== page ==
As you all know, I am a mature student studying full time at university. I have found managing finances really difficult, especially as I spent the vast majority of my student loan on travelling the 104 mile round trip to university each day that I have to be in. Hopefully you won't have that problem. If you are living on campus then you will have very few transport costs. If you are living nearby university, then there are often student bus passes, or you could get a Young Person's Railcard for use on the train (you can do this even as a mature student who is over 26).
Your student loan needs to cover your rent, insurance, books, food and going out. You will need to budget if you are going to make it last. Trust me, I have struggled with the budgeting and every year am completely skint by July. You will be paid in three instalments, one in October, one in January and one in April. The instalments in January and April will be the biggest (it was in my experience anyway). The only exception to this is the final year, when the April payment will be lower.
What I have found works best for me is to have two separate bank accounts, one where the loan goes into, kind of like a holding account, and one which I put a monthly amount into. This really helps to budget each month. It means that you know exactly how much you have to spend. It also means that you don't spend your entire loan straight off, you have a reserve of money to see you through until the next instalment. It is basically getting me into the habit of being paid monthly, as you will be once you leave university and get a job.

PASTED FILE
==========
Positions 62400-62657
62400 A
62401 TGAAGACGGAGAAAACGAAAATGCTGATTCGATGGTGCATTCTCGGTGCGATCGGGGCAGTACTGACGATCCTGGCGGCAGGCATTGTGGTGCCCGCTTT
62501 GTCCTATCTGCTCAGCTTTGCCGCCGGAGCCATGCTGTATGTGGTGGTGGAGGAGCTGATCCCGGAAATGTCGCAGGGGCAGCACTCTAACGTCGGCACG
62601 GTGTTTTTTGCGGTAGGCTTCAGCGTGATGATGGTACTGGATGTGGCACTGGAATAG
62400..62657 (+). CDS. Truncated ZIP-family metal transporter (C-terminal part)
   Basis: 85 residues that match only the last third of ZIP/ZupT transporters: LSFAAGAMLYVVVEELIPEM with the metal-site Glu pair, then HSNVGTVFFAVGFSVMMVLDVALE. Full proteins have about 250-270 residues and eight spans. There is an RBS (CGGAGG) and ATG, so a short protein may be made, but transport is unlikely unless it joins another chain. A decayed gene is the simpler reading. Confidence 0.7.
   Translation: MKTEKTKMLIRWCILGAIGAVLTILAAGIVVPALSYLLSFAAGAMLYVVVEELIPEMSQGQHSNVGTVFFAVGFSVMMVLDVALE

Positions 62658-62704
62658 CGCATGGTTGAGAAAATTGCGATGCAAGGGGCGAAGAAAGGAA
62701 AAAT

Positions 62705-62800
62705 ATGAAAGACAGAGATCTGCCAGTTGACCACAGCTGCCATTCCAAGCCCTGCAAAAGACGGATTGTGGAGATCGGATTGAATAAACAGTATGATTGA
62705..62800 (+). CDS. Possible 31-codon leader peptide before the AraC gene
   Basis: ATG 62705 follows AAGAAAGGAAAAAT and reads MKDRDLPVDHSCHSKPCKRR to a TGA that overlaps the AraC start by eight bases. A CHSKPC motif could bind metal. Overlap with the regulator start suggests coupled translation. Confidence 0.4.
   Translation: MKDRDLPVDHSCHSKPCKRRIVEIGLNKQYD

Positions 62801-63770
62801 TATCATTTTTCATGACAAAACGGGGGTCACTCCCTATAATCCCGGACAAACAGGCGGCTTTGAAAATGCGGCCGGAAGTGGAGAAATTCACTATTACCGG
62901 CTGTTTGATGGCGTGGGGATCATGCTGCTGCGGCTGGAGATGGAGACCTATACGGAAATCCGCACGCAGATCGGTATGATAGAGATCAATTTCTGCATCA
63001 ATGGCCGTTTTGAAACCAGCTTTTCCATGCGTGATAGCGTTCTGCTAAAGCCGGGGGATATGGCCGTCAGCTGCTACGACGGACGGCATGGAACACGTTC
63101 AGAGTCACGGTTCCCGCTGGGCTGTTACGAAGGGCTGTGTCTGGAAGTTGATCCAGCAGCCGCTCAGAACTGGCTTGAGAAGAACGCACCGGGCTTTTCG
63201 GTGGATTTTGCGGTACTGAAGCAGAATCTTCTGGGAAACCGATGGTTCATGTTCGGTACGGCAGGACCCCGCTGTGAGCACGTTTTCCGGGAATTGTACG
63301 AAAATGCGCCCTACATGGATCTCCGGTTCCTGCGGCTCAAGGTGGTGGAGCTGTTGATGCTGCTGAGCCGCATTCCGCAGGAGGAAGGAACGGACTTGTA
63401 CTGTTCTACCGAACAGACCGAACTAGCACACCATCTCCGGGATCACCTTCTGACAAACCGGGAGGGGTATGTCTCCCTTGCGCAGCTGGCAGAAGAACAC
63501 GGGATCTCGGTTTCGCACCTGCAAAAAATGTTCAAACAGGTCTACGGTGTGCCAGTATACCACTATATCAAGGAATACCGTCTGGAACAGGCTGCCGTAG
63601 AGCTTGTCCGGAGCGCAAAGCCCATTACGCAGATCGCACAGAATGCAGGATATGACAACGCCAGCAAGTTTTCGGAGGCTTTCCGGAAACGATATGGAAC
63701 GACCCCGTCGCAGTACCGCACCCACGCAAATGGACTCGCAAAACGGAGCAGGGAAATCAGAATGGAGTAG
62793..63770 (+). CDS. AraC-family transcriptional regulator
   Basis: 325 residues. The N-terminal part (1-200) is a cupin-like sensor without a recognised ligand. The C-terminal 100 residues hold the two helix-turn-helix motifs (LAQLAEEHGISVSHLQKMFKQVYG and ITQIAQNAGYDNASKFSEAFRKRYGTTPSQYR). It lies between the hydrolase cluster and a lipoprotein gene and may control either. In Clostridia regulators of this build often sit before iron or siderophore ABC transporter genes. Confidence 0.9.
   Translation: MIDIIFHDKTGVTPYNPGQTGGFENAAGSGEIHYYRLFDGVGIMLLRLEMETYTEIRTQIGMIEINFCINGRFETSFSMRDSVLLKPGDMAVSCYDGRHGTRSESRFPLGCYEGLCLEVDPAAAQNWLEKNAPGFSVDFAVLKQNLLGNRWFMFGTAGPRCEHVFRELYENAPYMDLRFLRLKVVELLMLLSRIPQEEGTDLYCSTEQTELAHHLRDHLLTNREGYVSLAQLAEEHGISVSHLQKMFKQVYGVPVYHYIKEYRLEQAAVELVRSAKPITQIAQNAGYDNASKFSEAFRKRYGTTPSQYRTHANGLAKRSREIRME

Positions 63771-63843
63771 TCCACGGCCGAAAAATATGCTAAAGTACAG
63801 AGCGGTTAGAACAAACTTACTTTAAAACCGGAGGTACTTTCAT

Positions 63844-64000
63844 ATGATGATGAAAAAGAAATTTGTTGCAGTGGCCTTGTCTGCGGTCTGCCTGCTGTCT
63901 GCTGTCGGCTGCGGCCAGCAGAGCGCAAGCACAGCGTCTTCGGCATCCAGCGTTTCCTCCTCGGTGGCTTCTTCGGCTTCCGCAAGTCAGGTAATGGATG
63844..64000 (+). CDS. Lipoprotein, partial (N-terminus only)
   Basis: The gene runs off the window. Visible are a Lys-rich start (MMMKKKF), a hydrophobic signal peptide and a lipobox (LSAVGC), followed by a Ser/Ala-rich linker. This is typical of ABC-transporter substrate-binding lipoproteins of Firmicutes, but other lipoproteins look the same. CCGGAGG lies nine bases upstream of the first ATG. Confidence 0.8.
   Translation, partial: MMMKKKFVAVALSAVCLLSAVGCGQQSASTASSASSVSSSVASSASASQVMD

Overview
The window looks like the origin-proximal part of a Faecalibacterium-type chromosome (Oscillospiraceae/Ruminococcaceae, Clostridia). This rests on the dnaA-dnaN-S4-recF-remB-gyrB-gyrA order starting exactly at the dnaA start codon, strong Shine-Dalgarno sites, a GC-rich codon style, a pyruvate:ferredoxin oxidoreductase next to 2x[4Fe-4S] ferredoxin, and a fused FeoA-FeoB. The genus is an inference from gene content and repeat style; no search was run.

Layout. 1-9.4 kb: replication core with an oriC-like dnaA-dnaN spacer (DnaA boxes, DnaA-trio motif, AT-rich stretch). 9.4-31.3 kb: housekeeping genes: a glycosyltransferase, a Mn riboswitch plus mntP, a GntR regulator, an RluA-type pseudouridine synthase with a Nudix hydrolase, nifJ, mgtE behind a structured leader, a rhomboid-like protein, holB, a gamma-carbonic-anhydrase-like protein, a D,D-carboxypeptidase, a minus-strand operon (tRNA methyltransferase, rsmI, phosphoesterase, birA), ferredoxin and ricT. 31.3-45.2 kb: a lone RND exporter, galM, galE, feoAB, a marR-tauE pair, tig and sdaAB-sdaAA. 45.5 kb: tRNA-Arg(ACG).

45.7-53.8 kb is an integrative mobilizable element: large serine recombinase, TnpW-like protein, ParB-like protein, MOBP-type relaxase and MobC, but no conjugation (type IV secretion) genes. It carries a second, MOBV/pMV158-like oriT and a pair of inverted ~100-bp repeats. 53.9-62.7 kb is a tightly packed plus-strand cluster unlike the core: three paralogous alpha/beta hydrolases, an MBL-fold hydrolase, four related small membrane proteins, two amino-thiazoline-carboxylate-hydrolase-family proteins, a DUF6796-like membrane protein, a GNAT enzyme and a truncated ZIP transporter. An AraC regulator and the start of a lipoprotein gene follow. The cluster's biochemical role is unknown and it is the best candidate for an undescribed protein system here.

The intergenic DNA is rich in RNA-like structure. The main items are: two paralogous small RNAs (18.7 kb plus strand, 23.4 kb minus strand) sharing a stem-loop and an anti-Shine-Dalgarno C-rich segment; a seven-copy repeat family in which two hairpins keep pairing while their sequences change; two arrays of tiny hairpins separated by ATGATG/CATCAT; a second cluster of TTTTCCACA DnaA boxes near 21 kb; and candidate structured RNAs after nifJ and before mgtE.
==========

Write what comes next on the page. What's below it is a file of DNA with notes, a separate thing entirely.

Make sure you get a good bank account. Look around, do your research. Check out the comparison sites and make sure you get a bank account with a good overdraft. The majority of student overdrafts are interest free and some increase with each year of your degree. They are usually interest free up to around £1,700. Don't forget that you will have to pay interest on it once you graduate. I am trying to save up the money to pay off mine at the moment. Then I recommend getting a pre-paid debit card and you can put your monthly allowance on to that.
Once you have your account set up, use your holding account to top up your pre-paid debit card. That way you now have a set budget for the next month. Effectively, you are basically paying yourself a salary every month. I have found it really useful to manage my money like this because I know what is there every month and I am less likely to spend all of my loan straight away. Obviously this doesn't work for everyone, but I would imagine that it will also help with budgeting once you graduate and hopefully find full-time work.
Wherever possible, try not to rely on your overdraft. This has got us into real trouble, last year my husband was overdrawn to his limit, I was overdrawn to my limit and our joint account was overdrawn to the limit. A total of over £6,000. Which is quite overwhelming.
Experian have put together this video, giving advice on how students can manage their money. I recommend using some of these tips whatever year of study you are in.
I was not asked to write this post, nor did I receive any form of payment.